The top surface of the cap shows typical concentric zones of different colours. The flesh is 1–3 mm thick and has leathery texture. Older specimens, such as the one pictured, can have zones with green algae growing on them, thus appearing green. It commonly grows in tiled layers. The cap is rust-brown or darker brown, sometimes with blackish zones. The cap is flat, up to 8 x 5 x 0.5-1 cm in area. It is often triangular or round, with zones of fine hairs. The pore surface is whitish to light brown, pores round and with age twisted and labyrinthine. 2-5 pores per millimeter

It may be eaten by caterpillars of the fungus moth Nemaxera betulinella and by maggots of the Platypezid fly Polyporivora picta.[1]

Research and traditional medicine[edit]

Main article: Polysaccharide-K

According to the American Cancer Society: "Available scientific evidence does not support claims that the raw mushroom itself is an effective anti-cancer agent in humans. But there is some scientific evidence that substances derived from parts of the mushroom may be useful against cancer."[2]

Polysaccharide-K (PSK) displays anticancer activity in preliminary laboratory assessments in vitro,[3] in vivo[4] and in preliminary human research.[5] Other basic research showed that PSK might reduce mutagen-induced, radiation-induced and spontaneously induced development of experimental cancer cell preparations.[6] PSK is beneficial as an adjuvant in the treatment of gastric, esophageal, colorectal, breast and lung cancers.[7] Human pilot studies indicate PSK adjuvants might reduce cancer recurrence.[5][8] Other basic research demonstrated that the mushroom inhibited certain human cancer cell lines in vitro.[9][10][11] Further in vitro studies showed that a nutraceutical blend (MC-S) of PSK, lentinan and other fungal extracts might inhibit cancer cell proliferation under laboratory conditions.[12]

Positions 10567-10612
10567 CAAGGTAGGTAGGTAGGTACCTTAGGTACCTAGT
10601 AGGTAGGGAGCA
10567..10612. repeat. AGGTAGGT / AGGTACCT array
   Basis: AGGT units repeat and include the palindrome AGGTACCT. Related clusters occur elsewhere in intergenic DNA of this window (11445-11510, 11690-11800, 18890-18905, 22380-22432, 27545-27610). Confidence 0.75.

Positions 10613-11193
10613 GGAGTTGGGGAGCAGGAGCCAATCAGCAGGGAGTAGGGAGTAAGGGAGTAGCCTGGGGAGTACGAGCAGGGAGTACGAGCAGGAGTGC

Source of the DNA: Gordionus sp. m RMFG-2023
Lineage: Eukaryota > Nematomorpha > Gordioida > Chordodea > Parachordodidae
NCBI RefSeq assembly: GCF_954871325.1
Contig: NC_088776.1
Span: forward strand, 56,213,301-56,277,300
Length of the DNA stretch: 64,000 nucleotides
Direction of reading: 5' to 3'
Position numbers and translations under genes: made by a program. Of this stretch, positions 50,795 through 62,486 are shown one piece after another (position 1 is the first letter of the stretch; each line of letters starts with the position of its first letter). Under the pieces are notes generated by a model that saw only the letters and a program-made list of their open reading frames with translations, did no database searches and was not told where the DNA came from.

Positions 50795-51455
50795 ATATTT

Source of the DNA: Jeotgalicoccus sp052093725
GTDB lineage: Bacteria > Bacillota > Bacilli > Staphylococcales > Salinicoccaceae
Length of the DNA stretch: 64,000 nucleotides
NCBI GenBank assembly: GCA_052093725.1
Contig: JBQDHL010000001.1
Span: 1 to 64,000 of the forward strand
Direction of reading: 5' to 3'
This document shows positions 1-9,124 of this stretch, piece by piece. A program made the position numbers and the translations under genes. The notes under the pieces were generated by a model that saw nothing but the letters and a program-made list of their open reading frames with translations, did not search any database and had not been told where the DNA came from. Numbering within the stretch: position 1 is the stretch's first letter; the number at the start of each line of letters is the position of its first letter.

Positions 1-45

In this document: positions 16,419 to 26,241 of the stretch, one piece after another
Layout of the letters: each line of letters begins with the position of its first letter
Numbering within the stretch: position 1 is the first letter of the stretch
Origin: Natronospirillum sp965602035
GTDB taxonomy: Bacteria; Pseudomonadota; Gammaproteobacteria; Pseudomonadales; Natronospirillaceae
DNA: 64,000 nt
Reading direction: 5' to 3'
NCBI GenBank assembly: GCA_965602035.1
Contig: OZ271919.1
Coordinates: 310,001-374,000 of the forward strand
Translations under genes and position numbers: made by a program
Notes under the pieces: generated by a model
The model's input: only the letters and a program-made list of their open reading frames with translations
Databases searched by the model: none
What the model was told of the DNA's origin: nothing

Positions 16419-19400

The MD Anderson Cancer Center reported that it is a "promising candidate for chemoprevention due to the multiple effects on the malignant process, limited side effects and safety of daily oral doses for extended periods of time."[13] At present, however, no approved drugs, mechanisms of action or scientifically verified anti-disease activities stem from this mushroom.


See also[edit]


  1. ^ Chandler, Peter J. (2001), The Flat-footed flies (Opetiidae and Platypezidae) of Europe, Fauna Entomologica Scandinavica 36, Leiden: Brill, pp. 1–278, ISBN 90-04-12023-8